But that was not to be. While Bremer oversaw the wall-to-wall transfer of Iraqi industries to foreign corporations, he was stopped cold at the edge of the oil fields.
How? I knew there was only one man who could swat away the entire neo-con army: James Baker, former Secretary of State, Bush family consiglieri and most important, counsel to Exxon-Mobil Corporation and the House of Saud.
(One unwitting source was industry oil-trading maven Edward Morse of Lehman/Credit Suisse, who threatened to sue Harper’s Magazine for my quoting him. Morse denied I ever spoke with him. But when I played the tape from my hidden recorder, his memory cleared and he scampered away.)
Weirdly, I was uncovering that the US oil industry was using its full political mojo to prevent their being handed ownership of Iraq‘s oil fields. That’s right: The oil companies did NOT want to own the oil fields – and they sure as hell did not want the oil. Just the opposite. They wanted to make sure there would be a limit on the amount of oil that would come out of Iraq.
There was no way in hell that Baker’s clients, from Exxon to Abdullah, were going to let a gaggle of neo-con freaks smash up Iraq‘s oil industry, break OPEC production quotas, flood the market with six million barrels of Iraqi oil a day and thereby knock its price back down to $13 a barrel where it was in 1998.
Big Oil simply could not allow Iraq‘s oil fields to be privatised and taken from state control. That would make it impossible to keep Iraq within OPEC (an avowed goal of the neo-cons) as the state could no longer limit production in accordance with the cartel’s quota system..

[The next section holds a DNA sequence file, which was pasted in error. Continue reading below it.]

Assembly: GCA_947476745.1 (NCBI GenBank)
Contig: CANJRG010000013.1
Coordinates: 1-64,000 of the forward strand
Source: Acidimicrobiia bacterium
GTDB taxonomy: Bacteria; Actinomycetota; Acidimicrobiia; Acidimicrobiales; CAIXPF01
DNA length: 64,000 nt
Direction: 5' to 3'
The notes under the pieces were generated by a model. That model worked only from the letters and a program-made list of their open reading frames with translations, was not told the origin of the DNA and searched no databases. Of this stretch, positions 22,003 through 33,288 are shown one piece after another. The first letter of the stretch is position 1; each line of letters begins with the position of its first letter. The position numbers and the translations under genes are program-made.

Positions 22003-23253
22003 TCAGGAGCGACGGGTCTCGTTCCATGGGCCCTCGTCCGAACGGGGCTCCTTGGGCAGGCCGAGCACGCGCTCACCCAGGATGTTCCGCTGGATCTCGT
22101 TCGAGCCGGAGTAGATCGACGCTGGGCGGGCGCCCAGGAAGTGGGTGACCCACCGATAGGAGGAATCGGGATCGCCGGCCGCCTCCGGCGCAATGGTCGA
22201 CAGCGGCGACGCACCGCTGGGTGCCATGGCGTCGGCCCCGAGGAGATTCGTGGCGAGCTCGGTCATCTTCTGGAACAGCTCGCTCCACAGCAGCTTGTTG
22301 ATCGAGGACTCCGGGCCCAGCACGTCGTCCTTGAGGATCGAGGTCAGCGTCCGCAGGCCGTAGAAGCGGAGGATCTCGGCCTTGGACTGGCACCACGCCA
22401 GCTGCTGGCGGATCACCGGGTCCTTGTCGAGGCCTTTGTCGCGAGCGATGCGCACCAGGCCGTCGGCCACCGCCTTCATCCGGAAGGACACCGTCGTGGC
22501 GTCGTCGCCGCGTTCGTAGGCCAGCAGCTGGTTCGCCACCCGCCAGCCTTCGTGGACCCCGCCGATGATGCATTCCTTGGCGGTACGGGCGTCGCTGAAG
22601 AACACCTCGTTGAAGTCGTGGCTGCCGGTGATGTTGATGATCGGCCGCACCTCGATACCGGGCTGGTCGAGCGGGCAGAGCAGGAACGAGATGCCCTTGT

The problem with Saddam was not the threat that he’d stop the flow of oil – he was trying to sell more. The price of oil had been boosted 300 percent by sanctions and an embargo cutting Iraq‘s sales to two million barrels a day from four. With Saddam gone, the only way to keep the damn oil in the ground was to leave it locked up inside the busted state oil company which would remain under OPEC (i.e. Saudi) quotas.
The James Baker Institute quickly and secretly started in on drafting the 323-page plan for the State Department. In May 2003, with authority granted from the top (i.e. Dick Cheney), ex-Shell Oil USA CEO Phil Carroll was rushed to Baghdad to take charge of Iraq‘s oil. He told Bremer, “There will be no privatisation of oil – END OF STATEMENT.” Carroll then passed off control of Iraq‘s oil to Bob McKee of Halliburton, Cheney‘s old oil-services company, who implemented the Baker “enhance OPEC” option anchored in state ownership.
Some oil could be released, mainly to China, through limited, but lucrative, “production sharing agreements”.
And that’s how George Bush won the war in Iraq. The invasion was not about “blood for oil”, but something far more sinister: blood for no oil. War to keep supply tight and send prices skyward.
Oil men, whether James Baker or George Bush or Dick Cheney, are not in the business of producing oil. They are in the business of producing profits.
And they’ve succeeded. Iraq, capable of producing six to 12 million barrels of oil a day, still exports well under its old OPEC quota of three million barrels.
The result: As we mark the tenth anniversary of the invasion this month, we also mark the fifth year of crude at $100 a barrel.
As George Bush could proudly say to James Baker: Mission Accomplished!